IN A perfect world, the two opposing notions of “childhood” and “despair” would never have an opportunity to meet, let alone walk hand-in-hand like it was nothing to be concerned about. It is indeed sad that for a lot of poor children in broken homes, this world is anything but perfect.
It is one thing to write about this sordid subject, it is another to make a short film on it. But for the Xavier Stage (TXS), Xavier University's resident repertory theater company, the challenge was this: how to make this sad paradox of childhood misery come alive on stage? And with just two child actors, to boot?
“I actually asked Tat [Soriano, director of the play Ang Bata sa Drum] to undergo a lot of reading and writing... There were four exercises for him to understand the text, and for him to really translate his understanding into vision and into more palpable aspect of the play which you have now seen,” says TXS artistic director Hobart Savior, who reworked the script into full Cebuano from the original Cebuano-Tagalog opus by playwright Dominique La Victoria.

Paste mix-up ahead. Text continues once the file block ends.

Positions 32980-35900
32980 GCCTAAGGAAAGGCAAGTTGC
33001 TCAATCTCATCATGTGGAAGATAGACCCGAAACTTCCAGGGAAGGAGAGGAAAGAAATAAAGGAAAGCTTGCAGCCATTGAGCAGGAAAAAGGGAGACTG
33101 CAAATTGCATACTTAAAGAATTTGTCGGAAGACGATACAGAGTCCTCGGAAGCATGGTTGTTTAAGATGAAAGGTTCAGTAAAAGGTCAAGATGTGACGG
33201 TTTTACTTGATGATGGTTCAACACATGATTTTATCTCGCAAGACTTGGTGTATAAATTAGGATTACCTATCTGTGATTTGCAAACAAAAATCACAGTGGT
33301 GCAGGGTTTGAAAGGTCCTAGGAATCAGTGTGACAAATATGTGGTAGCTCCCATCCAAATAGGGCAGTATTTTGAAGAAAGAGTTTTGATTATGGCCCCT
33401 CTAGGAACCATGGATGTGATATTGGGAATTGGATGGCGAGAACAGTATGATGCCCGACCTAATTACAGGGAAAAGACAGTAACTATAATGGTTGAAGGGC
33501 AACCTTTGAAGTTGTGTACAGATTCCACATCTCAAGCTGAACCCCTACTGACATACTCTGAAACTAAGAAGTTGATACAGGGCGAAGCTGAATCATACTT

“We really have to decode the play, we have to understand its values, its theme, and me as the director, how I would react to these themes and values,” says Soriano, adding that a lot of research and contemplation went into the work of bringing life, meaning, and poignancy to the play.
The story is this: Roro (Gabriel Bacungan), the titular boy in the drum, had just received a harsh beating for filching just a tiny bit of his deadbeat dad's beer money and is now doing time inside an empty oil drum as part of his punishment. His doting older sister, Krisel (Jhopany Daug), hopes to talk him into stepping out of the drum even just for a moment to help her out with the chickens. The thing is, Roro's been scared senseless by his father's abuses, so much so that he'd rather spend some more time in the drum he now sees as a safe space. While he's in the drum, Roro surmises, he can rest assured that he won't get hit by his father – at least for now. Whether it be the promise of a better life in the city with their mother or a pack of biscuits, nothing Krisel can come up with can change her brother's mind.
The witty banter flies fast between the two children; though a few chuckles were had, the gravity of siblings' depressing reality remains a lurking presence. Then again, perhaps there is hope, after all; perhaps Roro could escape with his sister, it's just that he can't see that as a possibility anymore. Life with his father may be painful, but it's the only life he's ever known, and at least he can find some strange comfort in that – if nothing else.